jobs, but I haven't found any way to link them together well. Yes, I
    can measure the performance drop on the servers, or on the clients, but
    there's little-or-no link between low-level numbers and the application
    behavior. For example, it would be very helpful to know that the system
    performs badly when there are 10 or more applications doing small random
    I/O that is write-intensive from 10 or more compute nodes, accessing
    the same directory at once. It is less helpful to know that when
    the system is performing badly (for some unknown reason), the symptom
    is that a particular NSD is performing 101.15 reads/second with an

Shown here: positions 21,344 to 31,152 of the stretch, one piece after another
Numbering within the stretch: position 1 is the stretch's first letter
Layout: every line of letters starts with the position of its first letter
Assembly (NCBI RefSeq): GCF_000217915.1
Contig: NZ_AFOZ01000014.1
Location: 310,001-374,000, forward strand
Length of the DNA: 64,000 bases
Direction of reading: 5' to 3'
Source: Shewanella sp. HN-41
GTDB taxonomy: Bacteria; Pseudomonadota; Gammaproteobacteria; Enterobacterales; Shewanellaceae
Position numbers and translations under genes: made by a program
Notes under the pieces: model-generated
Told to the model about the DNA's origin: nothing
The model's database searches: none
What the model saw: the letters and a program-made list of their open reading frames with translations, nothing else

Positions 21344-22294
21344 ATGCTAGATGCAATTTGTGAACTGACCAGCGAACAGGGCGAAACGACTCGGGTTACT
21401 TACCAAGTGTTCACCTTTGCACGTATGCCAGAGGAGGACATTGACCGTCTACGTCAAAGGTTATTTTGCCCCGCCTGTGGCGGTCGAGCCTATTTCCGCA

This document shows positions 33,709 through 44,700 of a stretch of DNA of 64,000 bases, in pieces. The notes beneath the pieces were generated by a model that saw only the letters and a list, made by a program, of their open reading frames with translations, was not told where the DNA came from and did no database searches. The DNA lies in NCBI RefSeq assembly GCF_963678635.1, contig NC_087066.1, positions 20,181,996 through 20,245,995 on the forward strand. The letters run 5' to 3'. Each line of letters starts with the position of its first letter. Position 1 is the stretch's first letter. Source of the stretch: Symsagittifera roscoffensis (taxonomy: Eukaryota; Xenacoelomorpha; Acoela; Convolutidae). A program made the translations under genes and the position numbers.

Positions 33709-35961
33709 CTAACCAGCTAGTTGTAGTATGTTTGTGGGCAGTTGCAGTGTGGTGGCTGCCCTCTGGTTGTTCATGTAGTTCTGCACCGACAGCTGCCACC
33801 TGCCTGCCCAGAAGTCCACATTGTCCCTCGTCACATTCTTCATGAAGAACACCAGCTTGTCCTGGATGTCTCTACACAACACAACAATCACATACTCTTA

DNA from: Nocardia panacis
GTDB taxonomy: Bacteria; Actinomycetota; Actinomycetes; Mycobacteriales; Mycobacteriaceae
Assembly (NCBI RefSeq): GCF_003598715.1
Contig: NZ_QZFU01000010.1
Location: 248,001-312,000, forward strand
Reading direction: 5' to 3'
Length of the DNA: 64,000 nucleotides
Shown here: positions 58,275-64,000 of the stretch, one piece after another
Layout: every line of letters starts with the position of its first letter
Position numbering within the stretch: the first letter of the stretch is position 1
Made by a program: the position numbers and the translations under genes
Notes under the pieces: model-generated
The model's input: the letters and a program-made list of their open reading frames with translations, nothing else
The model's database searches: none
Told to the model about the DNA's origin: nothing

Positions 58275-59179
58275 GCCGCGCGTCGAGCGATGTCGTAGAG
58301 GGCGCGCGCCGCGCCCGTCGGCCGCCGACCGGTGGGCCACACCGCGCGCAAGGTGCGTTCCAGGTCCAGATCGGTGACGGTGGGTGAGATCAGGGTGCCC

average wait time per IO operation of 1.85ms. Those type of performance
    numbers are fairly easy to obtain, but are very difficult to apply to
    the applications that cause the system to respond poorly.
    >
    > BTW: A Picture from the storage to the client can help as well. Like ( Simplified):
    >
    
    > SAN <----------------> NSD server ( 2 GB FC ) , 1 GbE            <---> Network <---> Clients > IOPS: 1000             FC CMD: 50000       Eth Packets: 50000 (Cheep chip) > STREAM: 1GB/s          FC Stream: 150MB/s  Eth Stream: 100MB/s >
    

    > Maybe your network is fine and your disk subsystem not - in this case spending money for a 10GbE network is spending money on the wrong place.

    Maybe...but that money has already been spent. :)

    >
    > Remarks
    > 1) nmon is a nice tool to monitor your nodes
    > http://www.ibm.com/developerworks/forums/post!reply.jspa?messageID=14901115

    Thanks for the recommendation. I like the idea that it saves data as a CSV